Twitter is a fantastic resource for journalists. Information in its simplest and purest form is splashed over the micro-blogging site within seconds of an event happening. However, it also leaves a lot of room for abuse, discrepancies and libellous comments.
I write this article in the wake of a bizarre argument between myself, a woman who has constructed a career from analysing canine behaviour - what I assume is called 'dog whispering' to those of us out of the loop - and The Only Way is Essex 'extra' Maria Fowler.
My casual viewing of The Only Way is Essex - often shortened to TOWIE - has allowed me to profile each of the characters to a reasonable extent and I feel I have a good idea of each of the 'stars' roles. A general rule for those who don't watch: The female characters open salons or launch lingerie collections as a seemingly easy way out of their educational failings, and/or to avoid becoming a model, having to completely admit intellectual defeat. The men desire more money for contemporary flats and Vo5 hair wax.
Maria was the subject of my favourite line throughout the last series; it came from Kirk Norcross, the only character who I feel isn't completely moronic and received a Brentwood nightclub for his birthday one year. After falling out with Fowler, he shouted "oi, just up you, you're just a f***ing extra" and stormed off. Fantastic television all round, particularly for the ironic viewer.
Interestingly, my partner uses Twitter a lot for celebrity chats, and occasionally will receive a mention from some of whom she speaks to. That's fine, but after giving criticism to Fowler about her hair style, - I know, I know - Fowler hit back in front of 126,000 followers calling her a hypocrite - implying her hair is awful - and that she is a goat (see picture). Hmm...
Google defines libel as the following: "A published false statement that is damaging to a person's reputation; a written defamation."
1. She is not a goat.
2. As we have discovered in recent times, social media is covered by publishing law
3. Publically stating that to 126,000 followers could well be damaging to somebody's reputation as she is in the public eye.
I informed Fowler of this upon learning of the tweet, she replied saying she didn't care and reiterated that she is a goat (see the picture, again).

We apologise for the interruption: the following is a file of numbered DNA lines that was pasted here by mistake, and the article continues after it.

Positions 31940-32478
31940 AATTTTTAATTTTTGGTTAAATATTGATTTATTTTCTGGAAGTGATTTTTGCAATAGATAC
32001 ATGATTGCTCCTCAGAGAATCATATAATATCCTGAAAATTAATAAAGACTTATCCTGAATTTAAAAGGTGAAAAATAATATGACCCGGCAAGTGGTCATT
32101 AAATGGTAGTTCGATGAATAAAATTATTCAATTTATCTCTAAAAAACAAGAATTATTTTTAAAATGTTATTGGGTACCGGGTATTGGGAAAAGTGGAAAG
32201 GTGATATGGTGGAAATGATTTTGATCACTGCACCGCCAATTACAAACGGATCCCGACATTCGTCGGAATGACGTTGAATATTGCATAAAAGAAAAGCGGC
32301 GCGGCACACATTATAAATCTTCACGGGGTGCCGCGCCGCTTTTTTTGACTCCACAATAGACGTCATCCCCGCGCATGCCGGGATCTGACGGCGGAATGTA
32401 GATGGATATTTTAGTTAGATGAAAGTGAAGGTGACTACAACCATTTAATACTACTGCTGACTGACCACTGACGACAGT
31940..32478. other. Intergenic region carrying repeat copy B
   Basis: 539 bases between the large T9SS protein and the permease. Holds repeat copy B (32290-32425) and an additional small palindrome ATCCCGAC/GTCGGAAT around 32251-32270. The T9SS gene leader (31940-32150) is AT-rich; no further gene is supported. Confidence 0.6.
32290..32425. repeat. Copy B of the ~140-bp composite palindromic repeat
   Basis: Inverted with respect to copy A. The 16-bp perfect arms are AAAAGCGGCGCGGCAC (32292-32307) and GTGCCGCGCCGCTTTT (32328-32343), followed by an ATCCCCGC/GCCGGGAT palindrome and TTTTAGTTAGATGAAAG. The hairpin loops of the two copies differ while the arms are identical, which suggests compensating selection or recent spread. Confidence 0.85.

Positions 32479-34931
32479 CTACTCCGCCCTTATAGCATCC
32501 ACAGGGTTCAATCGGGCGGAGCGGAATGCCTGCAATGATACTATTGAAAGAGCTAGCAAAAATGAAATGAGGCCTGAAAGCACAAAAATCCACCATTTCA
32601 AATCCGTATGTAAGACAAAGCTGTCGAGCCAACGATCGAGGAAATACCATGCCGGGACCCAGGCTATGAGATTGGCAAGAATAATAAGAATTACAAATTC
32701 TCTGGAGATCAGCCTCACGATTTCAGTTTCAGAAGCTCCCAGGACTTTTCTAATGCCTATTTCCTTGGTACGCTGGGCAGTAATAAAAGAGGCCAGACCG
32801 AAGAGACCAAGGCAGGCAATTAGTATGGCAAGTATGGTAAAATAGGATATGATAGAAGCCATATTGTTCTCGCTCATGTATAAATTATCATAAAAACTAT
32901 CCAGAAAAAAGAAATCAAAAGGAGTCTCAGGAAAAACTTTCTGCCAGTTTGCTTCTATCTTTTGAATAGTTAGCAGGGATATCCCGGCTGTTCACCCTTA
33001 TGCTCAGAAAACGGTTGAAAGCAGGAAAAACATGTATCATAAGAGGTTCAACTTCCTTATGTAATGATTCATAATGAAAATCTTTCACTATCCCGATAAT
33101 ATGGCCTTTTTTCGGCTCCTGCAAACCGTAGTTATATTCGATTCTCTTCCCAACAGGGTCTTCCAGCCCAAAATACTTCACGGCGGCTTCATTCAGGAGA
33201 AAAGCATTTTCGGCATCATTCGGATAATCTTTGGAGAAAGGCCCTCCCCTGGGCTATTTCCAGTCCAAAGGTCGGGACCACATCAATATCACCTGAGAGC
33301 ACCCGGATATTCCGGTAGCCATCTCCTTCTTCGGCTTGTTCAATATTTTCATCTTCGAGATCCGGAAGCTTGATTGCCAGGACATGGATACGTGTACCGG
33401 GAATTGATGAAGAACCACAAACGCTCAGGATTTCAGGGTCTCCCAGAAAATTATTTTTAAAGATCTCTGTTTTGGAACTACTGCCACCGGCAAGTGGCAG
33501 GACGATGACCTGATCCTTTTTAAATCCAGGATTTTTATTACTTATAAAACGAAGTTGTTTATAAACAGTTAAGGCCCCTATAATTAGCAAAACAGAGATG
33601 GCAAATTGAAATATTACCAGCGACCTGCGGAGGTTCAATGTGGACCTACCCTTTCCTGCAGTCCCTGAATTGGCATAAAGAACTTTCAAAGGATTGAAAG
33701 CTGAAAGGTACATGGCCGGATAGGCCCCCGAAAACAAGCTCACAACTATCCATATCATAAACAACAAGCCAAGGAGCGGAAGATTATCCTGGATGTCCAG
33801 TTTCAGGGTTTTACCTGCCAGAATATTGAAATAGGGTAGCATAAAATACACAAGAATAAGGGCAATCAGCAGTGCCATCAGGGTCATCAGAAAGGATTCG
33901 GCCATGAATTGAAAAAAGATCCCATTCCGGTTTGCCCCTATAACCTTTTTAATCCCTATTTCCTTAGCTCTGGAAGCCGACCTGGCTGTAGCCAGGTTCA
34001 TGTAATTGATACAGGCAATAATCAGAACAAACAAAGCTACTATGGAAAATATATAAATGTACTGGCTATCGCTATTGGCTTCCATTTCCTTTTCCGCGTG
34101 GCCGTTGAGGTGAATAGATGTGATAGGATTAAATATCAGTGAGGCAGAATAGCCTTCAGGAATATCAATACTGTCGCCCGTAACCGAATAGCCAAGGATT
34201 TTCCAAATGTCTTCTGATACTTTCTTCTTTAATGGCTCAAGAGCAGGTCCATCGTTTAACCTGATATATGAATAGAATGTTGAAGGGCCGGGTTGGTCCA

This bizarre behaviour made me question ITV in why they aren't giving its Grammy-award-winning reality stars some kind of PR training.
Anyway, I checked out her previous tweets - I of course, refuse to follow her and most other 'celebrities' - I came across her tweets to other fans where she had sworn at them and been plain offensive (see picture a final time).
These are the people that made you famous, Maria. I have no doubt in my mind that you would be another everyday Essex girl had you not been picked up by ITV.
I find it hard to believe that an ex-page-3-model, constant whiner - at least in the show - and typical Essex girl, although originally from Derby, has never said anything bad about another woman's hairstyle and can therefore justify a personal attack on a fan.
Now, I never judge a person based on their career, it's not right and it's bad karma. However, when a 'Dog Behaviourist' - yes, really - launches an attack on me for calling out Maria's libellous tweet, I can't resist going on first impressions.
The woman tweeted me four times in the time it took me to reply once and kept saying how I used social media incorrectly and that all I do is bully celebrities. I have never, ever - ok maybe once or twice - sent a tweet to a celebrity and certainly not anything negative.
All the tweets are on my public profile on Twitter @JamieNewsroom so you can make your own minds up in regard to what is an ethical way for a celebrity to act. It does pose the - annoyingly repetitive - question about how celebrities should conduct themselves on Twitter and other social networking sites.
My partner doesn't wish to take any legal action of any kind and finds the ordeal increasingly funny, as do I.